Frederic E. Davis papers, 1860-1863

Emory University

Stuart A. Rose Manuscript, Archives, and Rare Book Library

Atlanta, GA 30322



Permanent link: http://pid.emory.edu/ark:/25593/8z6j1

Descriptive Summary

Creator: Davis, Frederic E.
Title: Frederic E. Davis papers, 1860-1863
Call Number:Manuscript Collection No. 356
Extent: .5 linear feet (1 box) and 1 oversized papers box and 1 oversized papers folder (OP) ; 1 microfilm reel (MF)
Abstract:Papers of Union soldier Frederick E. Davis who served in the 4th Rhode Island Infantry Regiment during the Civil War.
Language:Materials entirely in English.

Administrative Information

Restrictions on access

Unrestricted access.

Terms Governing Use and Reproduction

All requests subject to limitations noted in departmental policies on reproduction.

Additional Physical Form

Also available on microfilm.


Gift, 1960.


[after identification of item(s)], Frederic E. Davis papers, Manuscript, Archives and Rare Book Library, Emory University.


Processed by Susan Potts McDonald, March 10, 2004.

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Collection Description

Biographical Note

Frederic E. Davis (died March 17, 1863), 4th Rhode Island Infantry Regiment, Company Q., later Company A. Still later (see letter April 3, 1862), he became an ordinary seaman and served thereafter on various gunboats on the Ohio, the Mississippi, and smaller rivers in Arkansas, Louisiana, and Mississippi. He participated in the action that resulted in the surrender of Arkansas Post, January 11, 1863. He was wounded in action at Fort Pemberton, Mississippi on March 15 and died two days later, March 17, 1863.

Scope and Content Note

The collections consists of the papers of Union soldier Frederick E. Davis from 1860-1863. Most letters are from Davis to his family in Providence, Rhode Island, and describe activities on and off the vessels of the Mississippi Squadron, draft riots in St. Louis, Missouri, conditions at sea, desertion of his fellow seamen, and preparations for the Siege of Vicksburg. His diary (1862-1863) also describes his war activities. A journal (1860-1861) describes his voyage to the coast of Africa and Arabia. Letters to his parents written after his death are from shipmates and fellow officers, including a letter from the wife of Brigadier General Clinton Fisk. The muster roll was captured from the 24th Arkansas Infantry Regiment; the photograph and obituary are of Davis.

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Container List

Letters written by Frederic E. Davis, 1861-1863
Box Folder Content
1 1 1860, September 3. Zanzibar [coast of East Africa], On board the Barque Maryland after a 104 day passage. Then on to Musqat in Arabia. 1 letter.
1 2 1861, October 10-19. Avenue House, Washington, D. C. Camped temporarily at Kendall Green, looking about the capitol, buying tents and horses and at Camp Casey. 2 letters.
1 3 1861, October 29. Bladensburg, Maryland This is a secession place. His horse ran away and in doing so injured Frederic's ankle. 1 letter.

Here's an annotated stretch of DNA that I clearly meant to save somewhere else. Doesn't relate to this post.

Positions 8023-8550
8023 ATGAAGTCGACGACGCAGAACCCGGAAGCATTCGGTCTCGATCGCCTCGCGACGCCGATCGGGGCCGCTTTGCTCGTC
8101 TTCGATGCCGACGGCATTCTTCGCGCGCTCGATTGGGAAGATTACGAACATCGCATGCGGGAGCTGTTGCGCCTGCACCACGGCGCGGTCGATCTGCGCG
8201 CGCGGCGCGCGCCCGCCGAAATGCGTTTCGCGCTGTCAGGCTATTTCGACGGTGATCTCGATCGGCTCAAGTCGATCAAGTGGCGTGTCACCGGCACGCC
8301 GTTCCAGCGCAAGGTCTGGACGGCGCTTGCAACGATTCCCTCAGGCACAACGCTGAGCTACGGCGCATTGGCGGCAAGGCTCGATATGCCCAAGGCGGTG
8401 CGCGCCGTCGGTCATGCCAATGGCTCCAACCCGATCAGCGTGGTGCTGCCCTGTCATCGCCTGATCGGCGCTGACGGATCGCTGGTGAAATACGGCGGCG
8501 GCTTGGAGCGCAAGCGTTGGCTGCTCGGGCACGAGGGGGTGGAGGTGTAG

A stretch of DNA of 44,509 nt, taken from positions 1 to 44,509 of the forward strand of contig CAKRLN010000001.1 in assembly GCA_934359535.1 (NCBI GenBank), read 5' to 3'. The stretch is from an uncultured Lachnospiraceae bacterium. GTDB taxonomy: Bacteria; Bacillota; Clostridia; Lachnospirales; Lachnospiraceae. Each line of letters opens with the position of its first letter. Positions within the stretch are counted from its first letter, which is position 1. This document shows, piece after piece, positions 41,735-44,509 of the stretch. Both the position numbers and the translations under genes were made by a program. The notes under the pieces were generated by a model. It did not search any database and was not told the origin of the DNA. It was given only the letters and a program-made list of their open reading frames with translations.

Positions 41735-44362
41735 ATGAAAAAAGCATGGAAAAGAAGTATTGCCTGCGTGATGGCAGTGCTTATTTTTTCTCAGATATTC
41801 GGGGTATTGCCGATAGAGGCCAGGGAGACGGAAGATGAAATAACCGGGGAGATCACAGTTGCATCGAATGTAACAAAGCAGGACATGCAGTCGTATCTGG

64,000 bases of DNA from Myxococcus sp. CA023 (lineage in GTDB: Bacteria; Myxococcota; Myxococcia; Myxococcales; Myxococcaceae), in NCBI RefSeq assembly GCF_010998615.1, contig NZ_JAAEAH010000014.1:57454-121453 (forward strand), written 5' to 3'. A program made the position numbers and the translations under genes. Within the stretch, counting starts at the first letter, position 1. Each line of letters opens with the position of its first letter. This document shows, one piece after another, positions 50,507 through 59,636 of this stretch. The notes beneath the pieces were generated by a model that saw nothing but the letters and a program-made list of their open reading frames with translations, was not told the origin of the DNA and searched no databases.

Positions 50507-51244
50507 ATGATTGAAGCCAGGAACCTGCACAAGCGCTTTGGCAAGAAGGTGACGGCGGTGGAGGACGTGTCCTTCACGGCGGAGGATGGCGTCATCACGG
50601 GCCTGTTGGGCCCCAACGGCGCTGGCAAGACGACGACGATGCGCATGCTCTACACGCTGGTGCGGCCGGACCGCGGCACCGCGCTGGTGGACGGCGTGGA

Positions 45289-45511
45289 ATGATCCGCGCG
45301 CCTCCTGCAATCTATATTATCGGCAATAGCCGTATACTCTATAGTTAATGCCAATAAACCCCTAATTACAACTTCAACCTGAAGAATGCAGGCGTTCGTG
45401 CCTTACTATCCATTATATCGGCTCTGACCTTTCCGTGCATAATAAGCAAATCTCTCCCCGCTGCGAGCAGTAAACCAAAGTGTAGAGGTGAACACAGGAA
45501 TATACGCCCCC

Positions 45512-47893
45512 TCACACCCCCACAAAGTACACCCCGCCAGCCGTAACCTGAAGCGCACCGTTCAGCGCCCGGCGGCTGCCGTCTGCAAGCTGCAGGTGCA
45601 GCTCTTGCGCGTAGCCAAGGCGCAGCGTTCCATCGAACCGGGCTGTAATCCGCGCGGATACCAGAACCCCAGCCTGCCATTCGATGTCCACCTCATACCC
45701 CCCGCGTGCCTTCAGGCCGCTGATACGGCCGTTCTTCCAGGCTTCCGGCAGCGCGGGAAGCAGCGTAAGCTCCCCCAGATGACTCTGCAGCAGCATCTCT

1 4 1861, November 6-28. Camp Casey. His ankle is mending. He apparently keeps books, perhaps payroll accounts. Mentions 3 desertions. His brigade has gone to Springfield, Virginia; he could not go with them but will go soon. Expects a big battle. 4 letters.
1 5 1862, April 3. New Bedford. He is an ordinary seaman with "recommendation for a Lieutenant Clerk." "My heart is in this work, I shall try to do my duty," he writes. 1 letter.
1 6 1862, April 5-15. U. S. Receiving Ship Ohio. Rumors as to where they will be sent Cairo, New Orleans, "to join Commodore Foote's Western Fleet." 3 letters.
1 7 1862, April 22-May 31. On board Steamer Maria Denning.Cairo, Illinois. Had gone by railroad from Boston to Cairo, "with only about 25 running away" until they got to Mound City and "our Boys discovered 5 barrels of Whiskey." Many became drunk, jumped overboard, and were drowned. "We have lost about 60 in all." He is disappointed in not being on a "sea-going vessel"; many are in hospital with dysentery. On May 29 went down to Columbus, Kentucky, but returned to Cairo. They no longer had "a plank ashore" because "13 to 15 a night" ran away. 4 letters.
1 8 1862, June 10-July 16. U. S. Gunboat Lexington. Is happy to be off the "Maria Denning." Is "off Memphis, Tennessee" soon after capture of the city. The "people are proud, and it is galling to come down"; a "large and pretty place." Describes the "Lexington" and her exploits. Heard rumor that "Richmond was taken." Later (July 2) is up the White River where they did some fighting and had many sick, and also supplied General Curtis's "half-famished Army with provisions." 2 men killed instantly by guerrillas and another wounded. 5 letters.
1 9 1862, July 21-August 10. U. S. Gunboat Lexington, St. Louis, Missouri. Hears that "Rebels" had "retaken Henderson" and were "threatening Evansville." Mentions riots in St. Louis between strong Unionists and those opposed to draft. 4 letters.
1 10 August 27-September 13. U. S. Gunboat Lexington. Off Helena and 100 miles above Memphis. "Guerilla Bands are getting bold on the Ohio, Missouri, Mississippi, Arkansas & Yazoo rivers," he says (Aug. 27), off Helena. August 29. The boat, having had trouble with mud valve that would not close, was 100 miles above Memphis. September 13. He is off Helena, not having set foot on shore for 7 weeks. Describes their new Flag Ship, the "Eastport." They have "9 transports load with Prisoners," a "motley crowd." 6 letters.